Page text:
Apartment Hunting

I didn’t know looking for an apartment can be so stressful. First you have to find housemates whom you’re comfortable with, and that’s the easy part. Then you have to try and accommodate everyone’s budget and preferences before you can start to short-list suitable apartments.

Of course, it’s never going to be easy when everyone wants to live in a luxurious condo on a shoestring budget with his own private room; not to mention we have seven guys — Dylan, Frankie, Howe, Nick, Sing, Steve and me — who want to live in the same building, and preferably on the same floor. We could only hope that there’ll be two such apartments available on the market at the same time.

To complicate matters further, some of the guys don’t really get along too well, and we had trouble deciding the arrangement of housemates even before we found a place. Like what I learnt in my operations management course, fewer solutions will be available to a problem when there are more constraints. Indeed.

But the fun was just getting started. We finally found two suitable apartments after much searching, only to realise one of the apartments — and it had to be the one I was going to live in — had already been sold before we could make an offer. To make things worse, that was the only apartment in the area that could fit four people comfortably on our tiny budget.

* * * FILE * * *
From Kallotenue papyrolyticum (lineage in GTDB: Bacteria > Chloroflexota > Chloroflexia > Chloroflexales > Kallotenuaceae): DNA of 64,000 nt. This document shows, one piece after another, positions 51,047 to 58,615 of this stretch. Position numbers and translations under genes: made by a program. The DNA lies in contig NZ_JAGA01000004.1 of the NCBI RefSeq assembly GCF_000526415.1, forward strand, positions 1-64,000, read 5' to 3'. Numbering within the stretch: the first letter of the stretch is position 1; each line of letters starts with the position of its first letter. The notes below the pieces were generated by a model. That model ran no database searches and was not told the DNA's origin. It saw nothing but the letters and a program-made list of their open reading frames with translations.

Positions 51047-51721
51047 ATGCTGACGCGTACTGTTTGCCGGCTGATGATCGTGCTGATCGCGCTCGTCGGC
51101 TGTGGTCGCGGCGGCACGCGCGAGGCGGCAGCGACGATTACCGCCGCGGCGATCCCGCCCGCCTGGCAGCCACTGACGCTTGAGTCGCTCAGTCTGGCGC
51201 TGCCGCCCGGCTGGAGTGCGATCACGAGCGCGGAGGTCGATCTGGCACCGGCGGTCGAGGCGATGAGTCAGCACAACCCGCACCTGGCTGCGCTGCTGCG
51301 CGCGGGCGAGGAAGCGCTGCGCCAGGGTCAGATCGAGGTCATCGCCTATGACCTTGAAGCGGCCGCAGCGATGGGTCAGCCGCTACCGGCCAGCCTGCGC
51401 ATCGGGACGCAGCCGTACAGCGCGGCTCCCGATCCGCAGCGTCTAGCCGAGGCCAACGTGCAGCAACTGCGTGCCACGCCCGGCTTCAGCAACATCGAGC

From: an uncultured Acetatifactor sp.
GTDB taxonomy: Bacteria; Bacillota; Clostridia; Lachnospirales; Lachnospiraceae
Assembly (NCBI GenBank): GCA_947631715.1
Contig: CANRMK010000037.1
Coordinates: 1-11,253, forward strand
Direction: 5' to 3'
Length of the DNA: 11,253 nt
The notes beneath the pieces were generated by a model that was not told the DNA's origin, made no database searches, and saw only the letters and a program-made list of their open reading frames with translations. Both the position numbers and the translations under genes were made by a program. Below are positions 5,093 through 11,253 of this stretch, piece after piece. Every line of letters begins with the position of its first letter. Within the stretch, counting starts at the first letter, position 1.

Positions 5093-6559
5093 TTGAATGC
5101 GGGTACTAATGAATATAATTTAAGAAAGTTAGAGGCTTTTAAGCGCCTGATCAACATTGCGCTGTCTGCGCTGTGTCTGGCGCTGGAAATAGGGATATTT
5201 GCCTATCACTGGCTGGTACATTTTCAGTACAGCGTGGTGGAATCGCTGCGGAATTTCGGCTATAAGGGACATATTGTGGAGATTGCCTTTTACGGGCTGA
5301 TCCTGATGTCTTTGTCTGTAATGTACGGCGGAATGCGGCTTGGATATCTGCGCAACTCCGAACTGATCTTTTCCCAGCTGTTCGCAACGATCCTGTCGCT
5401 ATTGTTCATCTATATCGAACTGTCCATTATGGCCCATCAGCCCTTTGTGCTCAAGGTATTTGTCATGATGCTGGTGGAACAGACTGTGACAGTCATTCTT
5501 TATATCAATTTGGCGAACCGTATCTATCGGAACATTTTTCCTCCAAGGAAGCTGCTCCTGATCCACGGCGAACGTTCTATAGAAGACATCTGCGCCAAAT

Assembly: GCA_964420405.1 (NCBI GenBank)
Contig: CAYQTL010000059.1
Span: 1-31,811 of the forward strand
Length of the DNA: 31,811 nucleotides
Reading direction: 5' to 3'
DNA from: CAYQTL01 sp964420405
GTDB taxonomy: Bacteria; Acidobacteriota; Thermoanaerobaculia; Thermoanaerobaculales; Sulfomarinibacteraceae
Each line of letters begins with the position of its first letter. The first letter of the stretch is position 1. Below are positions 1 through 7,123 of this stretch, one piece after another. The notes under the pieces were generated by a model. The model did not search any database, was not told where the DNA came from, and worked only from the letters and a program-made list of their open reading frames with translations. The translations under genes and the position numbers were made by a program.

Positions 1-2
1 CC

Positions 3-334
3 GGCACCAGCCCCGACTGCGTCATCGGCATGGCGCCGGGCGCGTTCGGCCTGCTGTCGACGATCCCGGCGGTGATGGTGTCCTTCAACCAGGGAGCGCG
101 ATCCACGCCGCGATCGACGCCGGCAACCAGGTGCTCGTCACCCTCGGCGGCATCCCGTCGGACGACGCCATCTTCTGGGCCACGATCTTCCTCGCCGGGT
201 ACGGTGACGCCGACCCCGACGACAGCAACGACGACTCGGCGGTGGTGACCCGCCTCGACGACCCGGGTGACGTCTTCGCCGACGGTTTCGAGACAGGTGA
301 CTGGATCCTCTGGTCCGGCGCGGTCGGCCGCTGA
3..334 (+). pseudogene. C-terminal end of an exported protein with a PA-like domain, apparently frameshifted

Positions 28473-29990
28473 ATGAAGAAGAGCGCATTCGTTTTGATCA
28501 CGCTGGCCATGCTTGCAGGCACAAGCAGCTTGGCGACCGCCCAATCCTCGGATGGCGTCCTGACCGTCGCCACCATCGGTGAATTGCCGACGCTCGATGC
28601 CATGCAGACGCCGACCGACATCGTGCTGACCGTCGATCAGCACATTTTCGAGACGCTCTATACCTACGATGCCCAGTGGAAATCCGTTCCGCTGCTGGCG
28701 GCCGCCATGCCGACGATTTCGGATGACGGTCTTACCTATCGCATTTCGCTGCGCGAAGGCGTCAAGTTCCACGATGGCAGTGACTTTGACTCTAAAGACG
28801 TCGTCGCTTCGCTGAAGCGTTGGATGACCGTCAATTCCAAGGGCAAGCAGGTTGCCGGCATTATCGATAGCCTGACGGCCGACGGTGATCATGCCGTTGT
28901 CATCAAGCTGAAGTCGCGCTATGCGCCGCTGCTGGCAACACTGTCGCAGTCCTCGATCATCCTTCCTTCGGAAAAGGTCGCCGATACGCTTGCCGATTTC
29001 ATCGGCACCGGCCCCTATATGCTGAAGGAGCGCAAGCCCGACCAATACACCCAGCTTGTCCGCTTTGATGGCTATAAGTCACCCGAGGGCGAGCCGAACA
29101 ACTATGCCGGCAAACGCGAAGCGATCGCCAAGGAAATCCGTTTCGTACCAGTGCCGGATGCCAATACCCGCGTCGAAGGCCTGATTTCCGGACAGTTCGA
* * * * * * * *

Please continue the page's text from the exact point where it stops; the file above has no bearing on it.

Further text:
Living in a house would be our best alternative and Dylan suggested that we should at least check some out to keep our options open, but Steve insisted that we live in a condo. Tension was rising fast and I could see that we were heading nowhere: the possibility of us ending up on the streets after we get kick out of residence in three weeks’ time was getting higher; and it was only a matter of time before Dylan and Steve bring their fight into the open, making it even more unlikely that we could live together in harmony under one roof. Since Nick was back at his home in Michigan, I had to be the peacemaker and try to sort things out.

I convinced Dylan that it was better for all of us if he was to move out with his three other friends — who were also looking for an apartment — than to drag this on, especially with exams just around the corner. With only three people onboard now, we hoped to have an easier time searching for a place.

Once again, suitable apartments were rented out even before we had a chance to take a look at them; while others were either too crappy or expensive. I was already mentally preparing myself for a life as a hobo next year when we received news that an apartment was available for lease. Not just any apartment, but one which is nice and actually fits our budget; what’s more, it’s on the floor as Frankie’s. Sure, it’s a little noisy due to the construction works beside it and we get the hot afternoon sun, but the important thing is that everyone is together — meaning we get to play with Howe’s PS2 everyday. I mean, what other reasons are there to make six guys with contrasting personalities and bad living habits want to live together?

Video games don’t promote violence; they bond aggressive, testosterone-charged young men together and bring world peace.

23 April 2004 · My Life

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